In my experience, it is hard to make a career in philosophy of physics without a Ph.D. in philosophy. On the other hand, you should obviously know some physics if you want to philosophize about it. Good technical (i.e. mathematical) knowledge doesn’t make you a good philosopher of physics, but a lack of relevant technical understanding usually makes you a bad one. You don’t have to be able to solve huge integrals — actually, this will rarely help at all — but you should feel comfortable enough around a mathematical equation to appreciate its content and eventually be able to read a physical research paper. For a professional philosopher of physics, it’s not enough to engage with physics on the level of popular science books (although there are some great popular science books out there, see below).

Maybe you are talented enough to learn all the physics and mathematics you need in self-study, but taking some good classes in university is usually worthwhile if you have the chance. If your education so far has focussed on more traditional areas of philosophy — logic, epistemology, metaphysics, even ancient Greek philosophy — you can put this to good use in the philosophy of physics. In my experience, however, it’s easier to read up on the philosophical background than on physics and mathematics.

Should I change from physics/mathematics to philosophy?

I have transitioned from mathematical physics into philosophy of physics because I feel that this is where I can best tackle the fundamental questions I’m passionate about. Unfortunately, it’s hard to do foundations in a physics department these days. I also appreciate the fact that I can take a broader view on physics and engage with different subjects, rather than specializing in a particular technique to squeeze as much out of it as possible. I have not regretted changing into philosophy, so far.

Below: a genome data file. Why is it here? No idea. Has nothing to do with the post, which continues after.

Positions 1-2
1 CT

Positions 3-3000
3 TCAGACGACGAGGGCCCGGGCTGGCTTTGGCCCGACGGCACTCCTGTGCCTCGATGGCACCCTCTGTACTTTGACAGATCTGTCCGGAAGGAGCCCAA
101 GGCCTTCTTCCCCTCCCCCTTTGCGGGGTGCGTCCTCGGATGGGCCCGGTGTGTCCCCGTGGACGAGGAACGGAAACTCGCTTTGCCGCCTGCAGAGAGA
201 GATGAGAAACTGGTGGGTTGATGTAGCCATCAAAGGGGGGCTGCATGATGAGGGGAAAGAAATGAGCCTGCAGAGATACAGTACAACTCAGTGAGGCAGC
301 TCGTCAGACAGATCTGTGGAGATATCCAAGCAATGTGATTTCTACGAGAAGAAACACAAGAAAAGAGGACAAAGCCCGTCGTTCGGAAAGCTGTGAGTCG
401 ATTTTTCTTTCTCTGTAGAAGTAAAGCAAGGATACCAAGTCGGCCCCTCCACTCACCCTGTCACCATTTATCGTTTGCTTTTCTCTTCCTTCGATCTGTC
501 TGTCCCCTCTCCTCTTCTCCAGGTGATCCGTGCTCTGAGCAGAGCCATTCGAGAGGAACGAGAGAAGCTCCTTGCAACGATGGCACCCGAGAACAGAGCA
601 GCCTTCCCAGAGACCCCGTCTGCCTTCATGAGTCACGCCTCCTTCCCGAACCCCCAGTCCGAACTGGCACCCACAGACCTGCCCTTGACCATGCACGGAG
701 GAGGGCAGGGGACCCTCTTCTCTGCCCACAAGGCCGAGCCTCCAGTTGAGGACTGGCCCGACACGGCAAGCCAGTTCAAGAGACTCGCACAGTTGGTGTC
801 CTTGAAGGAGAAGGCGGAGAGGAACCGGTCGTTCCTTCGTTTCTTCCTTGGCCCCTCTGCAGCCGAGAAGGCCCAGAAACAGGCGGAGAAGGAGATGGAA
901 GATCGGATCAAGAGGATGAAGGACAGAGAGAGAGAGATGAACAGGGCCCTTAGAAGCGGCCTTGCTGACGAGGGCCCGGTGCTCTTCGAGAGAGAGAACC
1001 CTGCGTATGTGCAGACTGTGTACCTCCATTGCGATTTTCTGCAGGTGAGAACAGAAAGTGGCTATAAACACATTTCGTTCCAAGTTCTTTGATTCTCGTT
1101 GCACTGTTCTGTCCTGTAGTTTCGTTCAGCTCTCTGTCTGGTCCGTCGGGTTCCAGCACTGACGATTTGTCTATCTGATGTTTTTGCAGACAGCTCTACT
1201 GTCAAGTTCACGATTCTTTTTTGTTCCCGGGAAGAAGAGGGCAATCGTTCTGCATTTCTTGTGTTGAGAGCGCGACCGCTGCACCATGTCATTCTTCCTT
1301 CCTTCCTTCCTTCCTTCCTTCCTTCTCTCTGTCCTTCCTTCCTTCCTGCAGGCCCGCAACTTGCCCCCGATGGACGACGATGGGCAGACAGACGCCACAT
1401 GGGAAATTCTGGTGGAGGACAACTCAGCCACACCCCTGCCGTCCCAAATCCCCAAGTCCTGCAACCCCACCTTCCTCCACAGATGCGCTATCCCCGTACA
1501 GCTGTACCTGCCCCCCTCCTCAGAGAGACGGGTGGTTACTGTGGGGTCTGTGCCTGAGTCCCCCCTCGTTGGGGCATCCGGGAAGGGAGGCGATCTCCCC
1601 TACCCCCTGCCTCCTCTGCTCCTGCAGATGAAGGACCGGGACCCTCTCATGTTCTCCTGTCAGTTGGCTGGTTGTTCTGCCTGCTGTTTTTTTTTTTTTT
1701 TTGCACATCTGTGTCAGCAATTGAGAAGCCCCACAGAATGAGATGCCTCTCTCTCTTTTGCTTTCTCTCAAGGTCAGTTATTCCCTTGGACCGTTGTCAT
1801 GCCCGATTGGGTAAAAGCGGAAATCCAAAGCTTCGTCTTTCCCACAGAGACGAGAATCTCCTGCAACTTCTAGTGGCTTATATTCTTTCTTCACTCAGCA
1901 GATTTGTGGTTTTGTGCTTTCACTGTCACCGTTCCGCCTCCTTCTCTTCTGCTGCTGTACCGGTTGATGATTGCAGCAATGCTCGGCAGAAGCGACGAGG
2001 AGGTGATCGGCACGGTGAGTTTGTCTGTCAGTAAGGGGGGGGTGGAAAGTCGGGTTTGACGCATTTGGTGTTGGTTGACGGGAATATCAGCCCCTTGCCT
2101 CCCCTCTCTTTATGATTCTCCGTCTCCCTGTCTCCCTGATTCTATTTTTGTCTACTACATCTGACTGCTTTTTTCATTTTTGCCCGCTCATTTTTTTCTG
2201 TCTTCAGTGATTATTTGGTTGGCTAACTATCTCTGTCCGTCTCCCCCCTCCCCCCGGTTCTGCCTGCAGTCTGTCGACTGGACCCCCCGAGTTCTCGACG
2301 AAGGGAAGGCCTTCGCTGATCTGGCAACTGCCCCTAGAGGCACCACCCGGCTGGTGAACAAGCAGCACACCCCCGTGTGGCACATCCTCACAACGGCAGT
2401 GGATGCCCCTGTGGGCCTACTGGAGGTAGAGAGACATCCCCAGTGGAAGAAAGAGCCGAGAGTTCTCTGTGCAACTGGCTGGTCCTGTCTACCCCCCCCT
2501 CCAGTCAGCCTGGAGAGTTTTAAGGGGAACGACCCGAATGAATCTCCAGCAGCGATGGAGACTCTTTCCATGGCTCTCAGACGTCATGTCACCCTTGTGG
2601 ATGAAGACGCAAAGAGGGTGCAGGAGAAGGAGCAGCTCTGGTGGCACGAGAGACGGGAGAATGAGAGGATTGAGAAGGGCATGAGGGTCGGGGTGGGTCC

Do not change into philosophy because you think it’s better for your career. Making a career in academia is always hard, and there is usually more money (meaning more positions) in fields that are closer to practical applications. And outside of academia, a degree in physics or mathematics is generally worth more on the job market than a philosophy degree.

Do not change into philosophy because you think it’s easier. Bad philosophy is easy, good philosophy is hard. Philosophy of physics is not a hobby but a serious field of research with professional standards. In particular, doing good work in foundations of physics requires just as much specialized skill and expertise as any other discipline in physics. Don’t think you’ll be a good philosopher just because you’ve been a decent physicist. Don’t even think you’ll be a decent philosopher just because you’ve been a great physicist. Go into the field because you respect it, not because you don’t.